Riddled with controversy from the offset, expectations were low for Rupert Sanders’ live-action remake of Mamoru Oshii’s acclaimed 1995 anime of the same name, which was based on a manga series by Masamune Shirow. Ghost in the Shell is better than expected and is certainly a step up for the director of 2012’s Snow White and the Huntsman.
In the near future, the line between humans and machines is blurred as many humans are cyber-enhanced. Anti-terrorism division Section 9 battles against new-age extremists and consists of Major Motoko Kusanagi (Scarlett Johansson), Batou (Pilou Asbæk), Togusa (Chin Han) and led by Cheif Daisuke Aramaki (Takeshi Kitano). The Major believes she is the first of her kind, a human brain encased in an entirely synthetic body, but upon meeting a wanted terrorist, an extremely cryptic Kuze (Michael Pitt), she seeks the truth about her origins.
While some scenes are ripped directly from the source material and are incredibly brought to life, the film also takes a detour with the plot and becomes far more accessible to a broader audience. While devoted fans may regard the absence of the original’s enigmatic tone as a dumbing down, Ghost in the Shell manages to respect its anime counterpart whilst increasing its mainstream appeal. Although similar to most remakes, the spark and allure of the original is somewhat lost.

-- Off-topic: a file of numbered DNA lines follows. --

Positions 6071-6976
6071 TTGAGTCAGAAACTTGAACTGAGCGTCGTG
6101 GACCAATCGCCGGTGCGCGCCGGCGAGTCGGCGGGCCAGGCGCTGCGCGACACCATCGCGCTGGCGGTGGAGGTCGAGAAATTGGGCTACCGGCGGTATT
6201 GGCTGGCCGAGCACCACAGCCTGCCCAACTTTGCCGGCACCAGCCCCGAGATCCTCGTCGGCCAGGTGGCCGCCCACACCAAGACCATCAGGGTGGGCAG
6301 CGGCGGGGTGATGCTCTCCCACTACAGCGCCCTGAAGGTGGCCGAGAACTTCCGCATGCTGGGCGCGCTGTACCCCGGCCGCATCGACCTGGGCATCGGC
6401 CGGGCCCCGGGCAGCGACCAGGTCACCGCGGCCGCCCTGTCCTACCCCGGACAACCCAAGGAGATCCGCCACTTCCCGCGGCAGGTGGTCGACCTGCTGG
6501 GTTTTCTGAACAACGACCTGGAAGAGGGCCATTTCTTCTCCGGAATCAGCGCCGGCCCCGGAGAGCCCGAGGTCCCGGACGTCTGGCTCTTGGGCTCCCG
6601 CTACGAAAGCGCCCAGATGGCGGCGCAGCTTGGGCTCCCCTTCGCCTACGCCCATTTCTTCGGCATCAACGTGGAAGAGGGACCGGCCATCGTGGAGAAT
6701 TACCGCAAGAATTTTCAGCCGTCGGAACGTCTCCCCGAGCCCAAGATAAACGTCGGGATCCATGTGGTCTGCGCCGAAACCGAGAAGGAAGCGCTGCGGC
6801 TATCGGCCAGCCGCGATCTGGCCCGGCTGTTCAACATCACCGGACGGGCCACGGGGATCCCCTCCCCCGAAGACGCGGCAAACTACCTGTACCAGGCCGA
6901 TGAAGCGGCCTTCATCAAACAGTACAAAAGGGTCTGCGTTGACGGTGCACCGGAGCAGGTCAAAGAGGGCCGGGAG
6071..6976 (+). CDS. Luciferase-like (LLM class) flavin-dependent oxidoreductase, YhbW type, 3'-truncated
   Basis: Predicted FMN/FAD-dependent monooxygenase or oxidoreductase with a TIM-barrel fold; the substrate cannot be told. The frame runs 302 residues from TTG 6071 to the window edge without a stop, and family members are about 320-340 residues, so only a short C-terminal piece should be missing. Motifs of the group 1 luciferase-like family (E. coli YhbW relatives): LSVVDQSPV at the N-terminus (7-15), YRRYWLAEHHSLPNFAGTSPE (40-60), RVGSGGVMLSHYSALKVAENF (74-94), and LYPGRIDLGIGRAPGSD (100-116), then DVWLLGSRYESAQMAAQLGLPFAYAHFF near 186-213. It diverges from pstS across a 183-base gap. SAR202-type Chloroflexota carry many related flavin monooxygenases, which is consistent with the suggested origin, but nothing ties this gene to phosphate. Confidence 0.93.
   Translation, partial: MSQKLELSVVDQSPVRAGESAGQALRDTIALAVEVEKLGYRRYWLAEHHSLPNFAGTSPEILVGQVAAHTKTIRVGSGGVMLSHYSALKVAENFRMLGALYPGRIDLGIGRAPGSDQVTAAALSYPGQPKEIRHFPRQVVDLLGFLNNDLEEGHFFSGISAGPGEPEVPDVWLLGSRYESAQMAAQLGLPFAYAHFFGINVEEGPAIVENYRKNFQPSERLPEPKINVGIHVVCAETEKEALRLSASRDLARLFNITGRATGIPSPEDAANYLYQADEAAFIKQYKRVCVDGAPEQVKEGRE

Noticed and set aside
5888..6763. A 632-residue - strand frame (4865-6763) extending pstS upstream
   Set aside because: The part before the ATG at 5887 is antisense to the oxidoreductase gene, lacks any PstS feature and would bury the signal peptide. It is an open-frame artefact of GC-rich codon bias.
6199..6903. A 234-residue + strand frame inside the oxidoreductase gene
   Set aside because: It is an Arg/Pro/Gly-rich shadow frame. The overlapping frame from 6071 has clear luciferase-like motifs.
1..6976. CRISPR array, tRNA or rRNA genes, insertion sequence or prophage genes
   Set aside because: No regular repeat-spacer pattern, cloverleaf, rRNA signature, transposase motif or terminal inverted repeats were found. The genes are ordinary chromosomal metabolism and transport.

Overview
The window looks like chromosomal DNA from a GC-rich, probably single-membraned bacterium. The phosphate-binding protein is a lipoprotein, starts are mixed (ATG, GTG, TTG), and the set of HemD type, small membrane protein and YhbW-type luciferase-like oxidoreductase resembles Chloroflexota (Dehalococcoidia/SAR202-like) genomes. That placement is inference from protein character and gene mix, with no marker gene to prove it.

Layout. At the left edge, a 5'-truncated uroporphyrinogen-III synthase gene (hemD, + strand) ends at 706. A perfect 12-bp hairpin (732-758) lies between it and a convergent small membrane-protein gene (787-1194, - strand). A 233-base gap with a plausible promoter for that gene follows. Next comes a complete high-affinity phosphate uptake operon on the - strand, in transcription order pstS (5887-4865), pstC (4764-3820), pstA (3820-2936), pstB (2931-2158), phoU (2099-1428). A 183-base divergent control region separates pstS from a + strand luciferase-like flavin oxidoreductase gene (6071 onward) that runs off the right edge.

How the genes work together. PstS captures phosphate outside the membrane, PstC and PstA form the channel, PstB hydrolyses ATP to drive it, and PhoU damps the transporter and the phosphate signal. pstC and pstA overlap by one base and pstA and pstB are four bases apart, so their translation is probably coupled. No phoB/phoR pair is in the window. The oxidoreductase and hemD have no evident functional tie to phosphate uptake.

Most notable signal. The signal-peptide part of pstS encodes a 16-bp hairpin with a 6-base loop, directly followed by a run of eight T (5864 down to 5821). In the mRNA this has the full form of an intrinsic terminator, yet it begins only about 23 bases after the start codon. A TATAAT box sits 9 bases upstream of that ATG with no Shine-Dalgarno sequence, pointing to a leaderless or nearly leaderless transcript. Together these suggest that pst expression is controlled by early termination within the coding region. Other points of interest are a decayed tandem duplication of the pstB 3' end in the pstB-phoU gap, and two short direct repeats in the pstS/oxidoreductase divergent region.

Issues of whitewashing aside, the role of the Major allows Johansson to combine her ass-kicking capabilities she acquired in The Avengers and Lucy, with the more subtle notes she mastered in Lost in Translation and Under the Skin. Unfortunately, the rest of the cast (although solid across the board) aren’t given much screen time. However, Asbæk is charming as the Major’s partner Batou, the exchanges between the two conveying a deep connection to each other, adding a buddy cop vibe to their scenes. Kitano has a forceful presence as their boss, impressively with a minimum of dialogue. Juliette Binoche delivers a classy performance as Dr Ouelet, the Major’s creator, who must not only take responsibility for what she’s created but becomes a mother figure along the way.
The film’s strength is in its visuals, bringing a bleak futuristic world alive with glaring holograms, Ghost in the Shell’s look is a promising precursor to what can be achieved visually in this year’s Blade Runner 2049.
Ghost in the Shell is a mixed bag, a scattering of lifeless characters that deserved fleshing out, but with a truly lived-in world brought to life. As remakes go, it’s solid enough.